Studies in adults have suggested that intense patient education is associated with improved adherence.17,25 Our patients and their parents were all educated about OSAS and PAP by a pediatric, board-certified sleep specialist. Information alone, however, may not be enough to promote behavioral change in adolescents. Anxiety has been found to be related to nonadherence to PAP therapy in adults.39 Whether anxiety is associated with nonadherence to PAP therapy in adolescents is unknown. For chronically ill adolescents, attitudes, as well as the personal meaning and significance of an illness and its treatment, have been cited as an important factor affecting adherence.37 In addition, the importance of a good relationship between the adolescent patient and health care staff cannot be overemphasized.37 We believe that the relatively high level of adherence to PAP in our study may have been related to the continuity in care and follow-up of our patients, but an experimental design would be necessary to test this hypothesis as well. How their adherence to PAP may change over time also remains to be seen.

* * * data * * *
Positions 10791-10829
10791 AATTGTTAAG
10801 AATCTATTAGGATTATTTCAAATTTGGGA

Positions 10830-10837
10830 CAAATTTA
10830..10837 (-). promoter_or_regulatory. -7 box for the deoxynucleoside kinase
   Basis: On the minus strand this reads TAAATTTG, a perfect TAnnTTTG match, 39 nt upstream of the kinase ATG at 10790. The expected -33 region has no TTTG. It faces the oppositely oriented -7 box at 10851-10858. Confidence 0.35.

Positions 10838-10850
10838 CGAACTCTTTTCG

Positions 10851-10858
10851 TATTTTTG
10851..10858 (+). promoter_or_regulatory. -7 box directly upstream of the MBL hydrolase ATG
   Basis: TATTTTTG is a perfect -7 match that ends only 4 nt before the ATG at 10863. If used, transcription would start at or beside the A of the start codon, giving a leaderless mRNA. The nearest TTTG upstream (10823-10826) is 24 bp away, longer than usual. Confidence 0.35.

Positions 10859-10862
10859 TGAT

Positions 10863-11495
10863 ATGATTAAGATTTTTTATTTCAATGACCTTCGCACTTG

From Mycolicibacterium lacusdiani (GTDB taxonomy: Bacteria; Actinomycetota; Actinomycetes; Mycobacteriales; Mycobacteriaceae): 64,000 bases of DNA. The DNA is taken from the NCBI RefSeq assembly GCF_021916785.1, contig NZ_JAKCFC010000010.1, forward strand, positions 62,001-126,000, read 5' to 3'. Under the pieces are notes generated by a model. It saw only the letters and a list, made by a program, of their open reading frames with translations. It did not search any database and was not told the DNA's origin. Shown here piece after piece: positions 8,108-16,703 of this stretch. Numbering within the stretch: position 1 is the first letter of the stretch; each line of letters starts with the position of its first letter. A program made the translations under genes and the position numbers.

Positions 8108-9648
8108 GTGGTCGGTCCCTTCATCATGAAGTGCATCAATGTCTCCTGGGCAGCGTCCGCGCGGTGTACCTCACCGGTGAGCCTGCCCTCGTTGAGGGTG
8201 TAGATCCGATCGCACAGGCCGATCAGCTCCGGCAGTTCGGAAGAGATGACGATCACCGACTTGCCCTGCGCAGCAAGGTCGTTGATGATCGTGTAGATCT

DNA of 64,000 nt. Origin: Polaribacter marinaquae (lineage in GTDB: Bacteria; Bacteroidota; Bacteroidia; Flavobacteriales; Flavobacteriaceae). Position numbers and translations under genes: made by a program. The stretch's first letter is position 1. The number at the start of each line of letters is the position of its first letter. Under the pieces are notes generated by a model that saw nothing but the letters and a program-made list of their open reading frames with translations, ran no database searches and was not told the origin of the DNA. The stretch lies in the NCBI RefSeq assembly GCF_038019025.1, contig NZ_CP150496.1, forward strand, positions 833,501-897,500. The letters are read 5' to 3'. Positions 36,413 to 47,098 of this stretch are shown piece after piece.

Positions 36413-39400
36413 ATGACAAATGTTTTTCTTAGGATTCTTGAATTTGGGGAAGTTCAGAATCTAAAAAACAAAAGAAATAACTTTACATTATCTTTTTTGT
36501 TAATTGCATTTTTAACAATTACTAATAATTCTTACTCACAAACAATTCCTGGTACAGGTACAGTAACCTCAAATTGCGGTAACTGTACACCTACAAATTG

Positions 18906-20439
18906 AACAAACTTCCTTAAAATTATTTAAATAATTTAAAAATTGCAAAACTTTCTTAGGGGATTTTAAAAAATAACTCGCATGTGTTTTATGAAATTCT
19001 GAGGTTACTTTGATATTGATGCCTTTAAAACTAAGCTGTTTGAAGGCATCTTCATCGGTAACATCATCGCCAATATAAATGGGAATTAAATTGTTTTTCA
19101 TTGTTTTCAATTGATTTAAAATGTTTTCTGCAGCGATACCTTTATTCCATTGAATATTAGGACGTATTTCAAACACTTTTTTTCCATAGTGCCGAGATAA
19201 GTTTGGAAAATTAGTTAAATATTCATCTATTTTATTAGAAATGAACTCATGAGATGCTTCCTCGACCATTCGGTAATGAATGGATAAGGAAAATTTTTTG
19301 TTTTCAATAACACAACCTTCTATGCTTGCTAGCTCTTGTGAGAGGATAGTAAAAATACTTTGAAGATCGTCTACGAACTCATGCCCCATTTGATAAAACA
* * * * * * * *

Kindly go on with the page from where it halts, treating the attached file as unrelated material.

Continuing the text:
Much has been written about the differences in adolescents' cognitive development as they go through early (11–14 years), middle (15–17 years), and late (17–21) adolescence.23 More than 70% of our patients were in the early and midadolescent age groups, when formal operative thinking has yet to develop and children still have limited ability to consider long-range health risks.40 Nevertheless, we observed no significant differences in adherence among the 4 age groups, the youngest age group being <11 years of age. Moreover, only 2 (4%) of the 46 patients refused PAP; 1 was 11 years old (early adolescence) and the other was 19 years old (late adolescence). This low level of refusal to use PAP is similar to the report by McArdle et al in adults,26 but less than the 8% to 15% reported by others.13,14 Janson et al41 identified the lack of subjective effect of treatment as a common reason for nonadherence among his adult patients, and lack of perceived benefit might have been the reason for nonuse of PAP in the 2 patients who refused PAP, because both of these patients had very mild OSA at baseline (AHI of 1.5 and 6.4 events per hour).